Yeast wise IMHO (and I know this is a 3rd wire kinda thing) Whitelabs / Wyeast it really dont matter. If ya like one or can only buy the one brand at your LHBS it's no big deal. For the most part they both have the same yeast . . . if not exactly the same close enuff 90% of us wouldnt be able to tell the difference. That reminds me . . . 2 more links . . .
http://www.wyeastlab.com/beprlist.htm
http://www.whitelabs.com/beer/homebrew_strains.html

I know sometimes coming up with a recipie can be intimidating but TBH it's not a big deal. With those 4 links above you have just about everything ya need to figure out basicly what your beer is going to taste like. If ya have a basic idea start with the malt, then figure out what hops ya want, finally decide on the yeast. Those links will tell ya everything you need to know flavor wise and the rest will come from your personal tastes and experiances. I would HIGHLY suggest a program like Promash if you are going to start experimenting if not for any other reason it helps out with all your proportions of the malt and helps figure out them IBUs. Besides it has all the guideline for styles if you were interested in trying to folow them.

Why did I pick the ingrediants I picked?
I checked out the info from those pages and thats what gave me the profile you asked for.

Why did I go with those amounts?
I used Promash and the charts from those links and stayed withing the guidelines.

Why did I put the hops in for those times and in that order?
Hell if I know . . .felt good I guess:fro:
 

jerly

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Any way you could post an all grain version of this. Sounds good.
 

jerly

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simple enough I guess. Should I lower the hops amounts because of the larger boil, or would it not matter enough?
 
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cbird01

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This sounds great, going to get the supplies.

What color should I expect from this, considering the changes to the original recipe (5.5lbs of extra light DME) Also, I understand that the Aromatic grains should be mashed, but some of the characteristics will be extracted with steeping. What is this grain contributing to this beer considering that limitation, and what does it do for the color?

Any other suggestions or techniques to aid in the clarity or dryness I want to achieve?

Not trying to question everything, just want to learn more each time I brew.....thanks guys...I did not get such a warm reception over at Northern Brewer forum.

Craig
 

Pumbaa

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should get a SRM of about 6 (dark dehydrated pee)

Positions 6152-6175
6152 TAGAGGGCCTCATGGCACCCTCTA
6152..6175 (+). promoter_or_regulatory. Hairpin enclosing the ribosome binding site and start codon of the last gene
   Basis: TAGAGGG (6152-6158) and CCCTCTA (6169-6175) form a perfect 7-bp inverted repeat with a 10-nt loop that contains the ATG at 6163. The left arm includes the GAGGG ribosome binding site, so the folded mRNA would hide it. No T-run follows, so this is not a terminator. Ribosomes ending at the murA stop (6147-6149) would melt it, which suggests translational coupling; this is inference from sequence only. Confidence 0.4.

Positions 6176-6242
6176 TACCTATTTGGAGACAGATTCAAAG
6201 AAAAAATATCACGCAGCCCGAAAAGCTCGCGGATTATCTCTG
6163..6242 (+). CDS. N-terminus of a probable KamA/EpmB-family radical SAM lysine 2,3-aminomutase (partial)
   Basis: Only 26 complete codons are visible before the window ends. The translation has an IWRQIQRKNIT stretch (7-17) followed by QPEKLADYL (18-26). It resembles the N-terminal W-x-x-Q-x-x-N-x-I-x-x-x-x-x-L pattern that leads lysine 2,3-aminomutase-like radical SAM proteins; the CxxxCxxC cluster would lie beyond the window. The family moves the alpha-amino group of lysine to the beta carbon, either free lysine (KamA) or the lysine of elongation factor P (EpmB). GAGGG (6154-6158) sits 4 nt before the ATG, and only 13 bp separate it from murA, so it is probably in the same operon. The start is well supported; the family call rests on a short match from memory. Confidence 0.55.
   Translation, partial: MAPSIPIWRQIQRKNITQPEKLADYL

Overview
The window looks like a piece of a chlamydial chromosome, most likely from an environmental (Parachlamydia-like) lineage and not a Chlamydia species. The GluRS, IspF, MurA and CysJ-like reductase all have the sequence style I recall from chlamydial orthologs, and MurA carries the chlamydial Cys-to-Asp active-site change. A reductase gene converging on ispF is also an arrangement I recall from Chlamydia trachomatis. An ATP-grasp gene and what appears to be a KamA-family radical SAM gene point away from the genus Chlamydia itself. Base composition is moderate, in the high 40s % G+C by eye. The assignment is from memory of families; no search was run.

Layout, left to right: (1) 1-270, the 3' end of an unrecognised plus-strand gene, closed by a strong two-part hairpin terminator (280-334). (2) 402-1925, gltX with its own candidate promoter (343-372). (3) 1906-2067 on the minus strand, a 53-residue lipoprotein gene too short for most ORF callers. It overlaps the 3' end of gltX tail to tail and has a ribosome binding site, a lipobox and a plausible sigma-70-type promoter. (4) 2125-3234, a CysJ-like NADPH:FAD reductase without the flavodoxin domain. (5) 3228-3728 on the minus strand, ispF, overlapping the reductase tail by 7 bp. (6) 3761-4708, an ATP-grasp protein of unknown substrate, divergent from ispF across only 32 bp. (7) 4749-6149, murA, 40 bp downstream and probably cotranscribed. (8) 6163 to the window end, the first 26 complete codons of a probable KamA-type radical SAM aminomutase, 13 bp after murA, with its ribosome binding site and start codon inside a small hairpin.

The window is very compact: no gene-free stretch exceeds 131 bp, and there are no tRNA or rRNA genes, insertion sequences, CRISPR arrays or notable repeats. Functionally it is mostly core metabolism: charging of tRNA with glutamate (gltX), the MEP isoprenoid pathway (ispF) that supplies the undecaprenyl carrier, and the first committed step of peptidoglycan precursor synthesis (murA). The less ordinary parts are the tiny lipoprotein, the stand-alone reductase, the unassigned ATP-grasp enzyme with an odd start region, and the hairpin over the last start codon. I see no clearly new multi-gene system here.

Dont worry about mashing the grain, just steep it for about 30 minutes at about 150 - 160. Mainly all you're looking to get out of it is the flavor, armoma and color. It will darken the brew (40L IIRC)
add some Irish Moss to the boil (1 teaspoon at 15 minutes left)
maybe some malto dextrin (8oz?) or head enhancer - ask at the LHBS about it
 
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cbird01

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Does the maltodextrine give mouthfeel/body without adding any sweetness. I want to avoid any lingering sweetness in this beer.
 
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cbird01

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I posted the recipe to another forum and got some feedback. It is interesting to cross post(teamwork!) I think they have some interesting points that may hone in on the style I am looking for. Maybe I will call it "Almost Pilsner Ale"

I told them "I will settle for clean, dry and smooth any style (original aim was Czech Pils). The relatives are macrobeer drinkers but they will stray. I did want the hop flavor to be present(I want to stretch these macros a bit), but very balanced bitterness and no lingering sweetness is key. "

FEEDBACK:

"If you weren't planning to already, I'd consider making a healthy starter, and make sure to aerate it well, as well. With such low bitterness, if your beer failed to attenuate well, you'd have a very noticeable sweetness to it. So basically you want to make sure the yeast go to town, so a good starter and oxygen rich wort are ideal. The maltodextrin is an interesting choice...do you think it might make the beer thicker than it need be? If these are macro drinkers, they probably would welcome a thinner mouthfeel in general. Not necessarily, but its something to consider. Personally, I'd probably go the other direction...adding a bit of honey or cane sugar to provide more complete attenuation, and lighter mouthfeel.

I hope they like it! sounds good."
_________________

"I would lean towards, on the hop schedule, keep the Tett for bittering, but using the Saaz around 10 minutes for subtle flavour and aroma and losing the hallertauer altogether. It sounds like a nice, interesting noble hop beer, but it might be overly hoppy (I know, given the recipe, that hardly sounds possible to us brewers) for the palates of the uninitiated. I find that BMC drinkers tend to be more put off by hops than any other component. I think keeping the Saaz in will make sure they still can notice it, but on a more subtle level so they aren't whacked across the face with noble hop aroma. Or, lol, you can dry hop half the batch...or just put a hop cone in half the bottles as you fill them, some for them, some for you!"

---------------------------

As a rule of thumb it is better to brew at the yeast's lower temp range and not the upper. I'd go back to an ale yeast.



What do you guys think?

I was hoping to stay with the WLP 810, since it specifically says retains lager characteristics up to 65 deg. Usually my limit is 65 with a wet towel and fan, but it has cooled down a bit here in AZ, so I think I may be able to push it down to 63. Profile for yeast says temp range 50-65.